Transplantation 2019 11;103(11):2264-2274
Department of Internal Medicine, Duke University, Durham, NC.
Background: Chronic pulmonary graft-versus-host disease (cpGVHD) after hematopoietic cell transplant (HCT) manifests as progressive airway and parenchymal lung fibrosis. On the basis of our prior data, mice that undergo allogeneic HCT with Tbet-knockout donors (AlloTbet) have increased lung Th17 cells and IL-17A and develop fibrosis resembling human cpGVHD. The role of IL-17A in posttransplant pulmonary fibrosis remains incompletely understood. We hypothesized that IL-17A is necessary for development of murine cpGVHD in this model.
Methods: AlloTbet mice received weekly intraperitoneal anti-IL-17A or IgG (200 μg/mouse) starting 2 weeks post-HCT and were sacrificed after week 5. Histologic airway and parenchymal fibrosis were semiquantitatively graded in a blinded fashion. Lung cells and proteins were measured by flow cytometry, ELISA, and multicytokine assays.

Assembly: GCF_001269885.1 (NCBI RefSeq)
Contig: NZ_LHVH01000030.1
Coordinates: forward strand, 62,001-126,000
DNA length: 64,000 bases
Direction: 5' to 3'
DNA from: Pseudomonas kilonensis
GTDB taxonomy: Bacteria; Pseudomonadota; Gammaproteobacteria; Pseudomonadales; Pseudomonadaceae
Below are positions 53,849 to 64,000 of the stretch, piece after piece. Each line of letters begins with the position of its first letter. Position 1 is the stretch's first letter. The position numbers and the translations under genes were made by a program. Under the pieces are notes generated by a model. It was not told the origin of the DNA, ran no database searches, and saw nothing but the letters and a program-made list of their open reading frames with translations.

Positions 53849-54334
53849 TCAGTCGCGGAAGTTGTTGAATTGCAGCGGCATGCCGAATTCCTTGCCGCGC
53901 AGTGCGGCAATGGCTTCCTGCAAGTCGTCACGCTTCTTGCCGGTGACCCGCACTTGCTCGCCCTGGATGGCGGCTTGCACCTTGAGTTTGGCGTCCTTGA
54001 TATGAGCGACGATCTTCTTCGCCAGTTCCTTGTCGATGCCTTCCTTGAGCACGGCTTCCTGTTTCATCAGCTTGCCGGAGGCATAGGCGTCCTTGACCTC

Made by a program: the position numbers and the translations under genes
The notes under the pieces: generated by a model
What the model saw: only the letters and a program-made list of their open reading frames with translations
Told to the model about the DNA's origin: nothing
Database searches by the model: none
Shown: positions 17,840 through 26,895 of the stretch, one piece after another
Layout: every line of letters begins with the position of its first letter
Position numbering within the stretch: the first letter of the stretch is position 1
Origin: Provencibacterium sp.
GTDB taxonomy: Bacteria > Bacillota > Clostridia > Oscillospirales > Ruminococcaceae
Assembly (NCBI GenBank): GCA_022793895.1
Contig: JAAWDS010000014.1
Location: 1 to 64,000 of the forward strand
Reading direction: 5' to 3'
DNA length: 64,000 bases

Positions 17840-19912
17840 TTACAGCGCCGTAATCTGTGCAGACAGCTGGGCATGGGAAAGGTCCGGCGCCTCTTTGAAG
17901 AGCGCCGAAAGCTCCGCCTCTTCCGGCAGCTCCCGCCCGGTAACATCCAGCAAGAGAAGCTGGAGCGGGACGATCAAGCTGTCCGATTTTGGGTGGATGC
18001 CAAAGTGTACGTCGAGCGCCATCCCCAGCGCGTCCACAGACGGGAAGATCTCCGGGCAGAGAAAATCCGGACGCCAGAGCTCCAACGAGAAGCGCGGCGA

Results: Anti-IL-17A modestly decreased airway and parenchymal lung fibrosis, along with a striking reduction in pulmonary neutrophilia, IL-6, MIP-1α, MIP-1β, CXCL1, and CXCL5 in AlloTbet mice. Additionally, anti-IL-17A decreased CCL2, inflammatory monocytes and macrophages, and Th17 cells.
Conclusions: In the setting of murine AlloHCT with Tbet donors, IL-17A blockade decreases fibrotic features of cpGVHD. This may be mediated by the observed reduction in neutrophils or specific lung monocyte and macrophage populations or alternatively via a direct effect on fibroblasts. Collectively, our results further suggest that anti-IL-17A strategies could prove useful in preventing alloimmune-driven fibrotic lung diseases.